3. Project DASH
Following in line with reducing food waste, the food delivery service DoorDash debuted its Project DASH (DoorDASH Acts for Sustainability and Hunger) earlier this year. The initiative aims to not only reduce food waste but also hunger in the communities it serves. Much in the same way the Circular Economy is about connecting waste flows with applications that can put the waste to use, DoorDash is collaborating with Feeding America to use DoorDash’s powerful food delivery and logistics technology to connect restaurants with surplus food to homeless shelters and soup kitchens. This keeps the food out of landfills and in the stomachs of people who really need it.
The US produced 6.4 metric tons of e-waste in 2016, and that number continues to grow as e-waste is one of the fastest growing segment of this nation’s waste stream. A popular business model for the Circular Economy is offering a product as a service and the Dutch company Gerrard Street is applying that model to one source of e-waste – headphones. E-waste is growing rapidly because of increased demand for electronics due to constant updates in technology and the inability to repair many electronics, which is no different for headphones. Gerrard Street founders Dorus Galama and Tom Leenders recognized that headphones often break down after one year, and usually for the same reason. To address this problem they designed a modular headphone whose parts can be replaced and upgraded.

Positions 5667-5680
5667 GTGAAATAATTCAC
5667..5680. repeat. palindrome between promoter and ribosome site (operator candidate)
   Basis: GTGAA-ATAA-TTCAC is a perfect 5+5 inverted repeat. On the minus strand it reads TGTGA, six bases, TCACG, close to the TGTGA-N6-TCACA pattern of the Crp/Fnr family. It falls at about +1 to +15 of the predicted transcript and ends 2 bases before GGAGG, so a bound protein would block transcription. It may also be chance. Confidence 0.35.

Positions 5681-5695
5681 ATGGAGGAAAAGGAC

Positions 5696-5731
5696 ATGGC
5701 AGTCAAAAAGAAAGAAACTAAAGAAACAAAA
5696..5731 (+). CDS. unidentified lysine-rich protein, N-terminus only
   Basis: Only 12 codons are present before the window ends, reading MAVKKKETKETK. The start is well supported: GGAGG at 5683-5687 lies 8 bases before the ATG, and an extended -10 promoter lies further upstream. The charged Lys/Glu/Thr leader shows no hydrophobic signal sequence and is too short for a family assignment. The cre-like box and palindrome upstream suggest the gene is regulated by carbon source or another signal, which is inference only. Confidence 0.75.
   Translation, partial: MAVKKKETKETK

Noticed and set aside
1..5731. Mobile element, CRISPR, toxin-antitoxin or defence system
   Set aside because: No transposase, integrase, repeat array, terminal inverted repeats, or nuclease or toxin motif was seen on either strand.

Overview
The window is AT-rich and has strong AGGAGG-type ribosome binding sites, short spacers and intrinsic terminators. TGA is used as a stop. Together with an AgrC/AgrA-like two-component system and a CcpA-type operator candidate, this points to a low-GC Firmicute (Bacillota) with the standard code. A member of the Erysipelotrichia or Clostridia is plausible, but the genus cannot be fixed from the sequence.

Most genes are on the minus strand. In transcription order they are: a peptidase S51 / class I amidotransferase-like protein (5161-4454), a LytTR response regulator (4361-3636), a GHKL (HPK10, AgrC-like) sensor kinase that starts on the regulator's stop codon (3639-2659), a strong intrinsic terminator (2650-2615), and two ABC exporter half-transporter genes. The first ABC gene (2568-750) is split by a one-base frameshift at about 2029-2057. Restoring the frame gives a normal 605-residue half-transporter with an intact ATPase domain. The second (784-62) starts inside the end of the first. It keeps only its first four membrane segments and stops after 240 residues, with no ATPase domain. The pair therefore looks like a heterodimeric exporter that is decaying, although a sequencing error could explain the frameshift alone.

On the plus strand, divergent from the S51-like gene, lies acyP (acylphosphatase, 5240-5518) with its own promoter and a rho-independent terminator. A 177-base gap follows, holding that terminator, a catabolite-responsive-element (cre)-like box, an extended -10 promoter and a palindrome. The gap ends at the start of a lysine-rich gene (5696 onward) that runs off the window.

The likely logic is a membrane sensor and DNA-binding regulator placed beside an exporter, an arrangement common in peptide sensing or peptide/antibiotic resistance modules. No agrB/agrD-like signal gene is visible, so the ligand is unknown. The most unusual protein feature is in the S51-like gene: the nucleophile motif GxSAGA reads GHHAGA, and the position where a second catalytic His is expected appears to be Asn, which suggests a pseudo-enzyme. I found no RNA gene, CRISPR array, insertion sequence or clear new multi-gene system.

Similar to a subscription to Spotify or Apple Music, users pay a monthly fee for their headphones. With some headphones starting at $300 USD, Gerrard Street offers a cheaper and more sustainable option for music heads. Headphones are somewhat of a niche market, but Gerrard Street’s circular design for headphones proves that modular design for electronics and the subscriptions for product model can work.